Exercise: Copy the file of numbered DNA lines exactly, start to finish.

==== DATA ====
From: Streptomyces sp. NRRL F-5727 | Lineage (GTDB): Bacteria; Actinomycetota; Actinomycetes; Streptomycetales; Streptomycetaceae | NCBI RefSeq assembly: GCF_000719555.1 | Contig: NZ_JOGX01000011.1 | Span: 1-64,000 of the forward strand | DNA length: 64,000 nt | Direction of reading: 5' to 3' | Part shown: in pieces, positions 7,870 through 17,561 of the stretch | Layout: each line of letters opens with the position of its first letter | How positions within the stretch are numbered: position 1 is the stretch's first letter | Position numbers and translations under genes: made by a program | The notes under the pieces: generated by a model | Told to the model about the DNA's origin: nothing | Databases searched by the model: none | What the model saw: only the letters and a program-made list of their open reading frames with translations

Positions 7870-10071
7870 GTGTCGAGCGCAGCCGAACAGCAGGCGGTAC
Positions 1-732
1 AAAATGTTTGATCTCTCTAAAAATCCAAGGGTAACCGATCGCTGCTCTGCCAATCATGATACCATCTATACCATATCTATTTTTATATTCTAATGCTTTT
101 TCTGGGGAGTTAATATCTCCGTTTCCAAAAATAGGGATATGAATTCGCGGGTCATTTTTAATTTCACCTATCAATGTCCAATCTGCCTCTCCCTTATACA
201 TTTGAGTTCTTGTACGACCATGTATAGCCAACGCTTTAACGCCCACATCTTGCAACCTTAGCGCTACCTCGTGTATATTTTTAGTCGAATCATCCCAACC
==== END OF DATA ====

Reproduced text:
From: Streptomyces sp. NRRL F-5727 | Lineage (GTDB): Bacteria; Actinomycetota; Actinomycetes; Streptomycetales; Streptomycetaceae | NCBI RefSeq assembly: GCF_000719555.1 | Contig: NZ_JOGX01000011.1 | Span: 1-64,000 of the forward strand | DNA length: 64,000 nt | Direction of reading: 5' to 3' | Part shown: in pieces, positions 7,870 through 17,561 of the stretch | Layout: each line of letters opens with the position of its first letter | How positions within the stretch are numbered: position 1 is the stretch's first letter | Position numbers and translations under genes: made by a program | The notes under the pieces: generated by a model | Told to the model about the DNA's origin: nothing | Databases searched by the model: none | What the model saw: only the letters and a program-made list of their open reading frames with translations

Positions 7870-10071
7870 GTGTCGAGCGCAGCCGAACAGCAGGCGGTAC
Positions 1-732
1 AAAATGTTTGATCTCTCTAAAAATCCAAGGGTAACCGATCGCTGCTCTGCCAATCATGATACCATCTATACCATATCTATTTTTATATTCTAATGCTTTT
101 TCTGGGGAGTTAATATCTCCGTTTCCAAAAATAGGGATATGAATTCGCGGGTCATTTTTAATTTCACCTATCAATGTCCAATCTGCCTCTCCCTTATACA
201 TTTGAGTTCTTGTACGACCATGTATAGCCAACGCTTTAACGCCCACATCTTGCAACCTTAGCGCTACCTCGTGTATATTTTTAGTCGAATCATCCCAACC